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November Meeting Notes

Posted by on November 23, 2014 at 11:45 AM

November 18, 2014 @ Gary and Claire Sharp’s House

Huge thanks to Gary and Claire for hosting our November, UK Beer-themed night. Also, thank you to Justin for organizing the tastings of tonight’s samples.

We’re honored to welcome Jason, who brought a pumpkin curry beer, and is brewing a hazelnut winter ale. Also, welcome to John, a friend of many of the other members?

Joan is organizing a Christmas Gift Swap. We’ll be paring each person with a recipient to give them a six pack. Names will be swapped and gathered two weeks before the December meeting. Joan K will send out info shortly.

Club News:

• New leadership: more formality, we won’t lose out on fun!

o Gary : IT

o Justin: Membership

o Mark: Treasury

o Rich: Education

o Helen and Sharon: Information

• The agenda will be posted in advance of each upcoming meeting both over the listserv and online on our page.

• The Captain, Robert, Roger, and Justin are working in the Maryland Law committee to discuss changes in beer and beverage law. Hoping to use Michigan and Virginia as best practices

• Cider order was a success! The Captain is brewing a pomegranate cider

• Guild Party is December 6th. It is Hawaiian themed, and will benefit a few local charities

o Denizens to hopefully be donating some free tours

o Mrs. K’s is donating a brunch for two

o Tickets might be available online at the Guild Site

• Huge push for labeling new beers! Sharon R. will be distributing tags next meeting for those that come unlabeled

• Justin, Chris, and Dan helped with tasting this session, but reminded us it is an open call for anyone who wants to get better at tasting to participate

So You Want To Start a Brewery?

• Talk hosted by Rich S. who told us that if you think your brewing is good, think about a brewery

• Need money and time, but be prepared for a lot of paperwork

• Redefine what is a beer, like Dogfish consistently does

• Full Tilt contracts their brewing space out

• Baying Hound in Rockville as an example

• Wolf’s Ridge, in Columbus, Ohio, needed $300k to start

• Nanobrewery: not technically a business entity outside of New Hampshire

o Less than 2,000 bbl

• Microbrewery: less than 15,000 bbl

• Consider:

o What makes your brewing stand out?

o Find something niche: the biggest, the best, or the first

o In a new location (women-owned brewery?)

• Needs:

o Money

o Compliance to laws

o Support

o And Future Plans

Gavin M. Discussion on “Lower End” UK Beers

• Beers tried: London Pride and Fuler’s ESB (both mid-range in ABV)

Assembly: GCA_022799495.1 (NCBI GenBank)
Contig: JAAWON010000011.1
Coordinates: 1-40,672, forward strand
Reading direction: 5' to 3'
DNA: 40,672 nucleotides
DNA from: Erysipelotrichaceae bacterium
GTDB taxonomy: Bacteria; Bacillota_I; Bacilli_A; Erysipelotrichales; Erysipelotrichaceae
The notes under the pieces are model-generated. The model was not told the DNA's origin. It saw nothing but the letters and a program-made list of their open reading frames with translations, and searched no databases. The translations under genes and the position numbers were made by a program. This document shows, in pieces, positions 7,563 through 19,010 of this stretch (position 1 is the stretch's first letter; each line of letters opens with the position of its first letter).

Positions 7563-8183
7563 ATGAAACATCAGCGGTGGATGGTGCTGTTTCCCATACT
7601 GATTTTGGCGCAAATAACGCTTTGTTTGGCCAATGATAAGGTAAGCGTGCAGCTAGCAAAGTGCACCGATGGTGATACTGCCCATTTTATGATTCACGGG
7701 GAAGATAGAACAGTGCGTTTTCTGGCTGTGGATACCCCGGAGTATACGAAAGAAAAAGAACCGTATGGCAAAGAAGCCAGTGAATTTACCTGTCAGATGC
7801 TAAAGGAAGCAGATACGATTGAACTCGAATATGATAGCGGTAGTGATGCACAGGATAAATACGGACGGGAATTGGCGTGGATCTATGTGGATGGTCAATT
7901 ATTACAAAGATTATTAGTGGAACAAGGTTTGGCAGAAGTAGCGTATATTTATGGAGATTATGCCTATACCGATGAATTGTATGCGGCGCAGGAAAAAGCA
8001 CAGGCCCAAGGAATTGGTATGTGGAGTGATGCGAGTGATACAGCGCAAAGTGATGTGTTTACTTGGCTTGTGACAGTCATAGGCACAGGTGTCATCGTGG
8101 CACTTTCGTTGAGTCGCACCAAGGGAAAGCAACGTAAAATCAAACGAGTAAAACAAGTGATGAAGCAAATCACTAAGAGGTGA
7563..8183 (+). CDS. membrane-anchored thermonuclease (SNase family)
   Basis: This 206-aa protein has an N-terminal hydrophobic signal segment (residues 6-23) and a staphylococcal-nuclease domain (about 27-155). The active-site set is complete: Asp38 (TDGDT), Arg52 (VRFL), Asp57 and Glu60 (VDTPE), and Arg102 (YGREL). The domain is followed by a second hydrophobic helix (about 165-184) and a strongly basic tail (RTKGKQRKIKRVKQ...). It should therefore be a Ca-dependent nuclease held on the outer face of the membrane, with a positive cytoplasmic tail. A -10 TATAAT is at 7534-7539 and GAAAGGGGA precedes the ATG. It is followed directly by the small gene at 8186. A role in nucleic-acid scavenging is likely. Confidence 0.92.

• Beers stay darker, sweet for a longer time, traditionally

• Started adding hops in the 16th century

• Learned that East Kent Golding Hops became very popular

o Myth! Hops did not originate in beer to prevent beer from spoiling on the way to India. Thanks to Elspeth for clearing that up

o Hops taste better with spicy foods

o Myth! Beer was made because water was bad

• Bitter differentiated from fresh/recently brewed beer

• Some classifications are: Best Bitter, Ordinary Bitter, Boy’s Bitter, and Extra Special Bitter

• Low acid ratio in the hops keeps them on the sweet side

• Low alcohol: 4.6-6.2%

• Overall, if you’re not into hops, you’ll like these.

Dan K: Scottish and Scoth Ale

• Beers tried: Belhaven Scottish Ale, Belhaven Wee Heavy, Old Chub Nitro

• BJCP Category 9

• Had to grow hops in Scotland,

• Pale ales, roasted barley for color

• Lower alcoholic levels

• Learned about 30 Shilling and cost of hog’s head for beer

• Amber, mild-malt forwards for Scottish Ales

• Scotch ales were 90 shillings

• Wee heavy were smaller casks, they were expensive. Ask for a wee glass of the heavy!

Joan K: Porters and Stouts

• Beers tried: Samuel Smith’s Taddy Porter and Imperial Stout

• Porters came first, then stouts

• First beer aged in brewery

• A “Stout Porter” became just a stout after some time

• 18th Century beers, heavily roasted malts, became toasted

• Light colors were porters, darkers became stouts

• Porters: lighter barley, sweeter, and full bodied

• Huge thanks for passing around some malts!

Allen P: Old Ales

• Beers tried: Old Peculiar, Innis and Gunn

• 1060-1080, Old Peculiar is under 1060 and thereby lower in alcohol

• Aged and served as strong ales, but very flavorful

• Good as a blend

• Innis and Gunn is barrel-aged in a rum barrel




Categories: Monthly Meeting Notes

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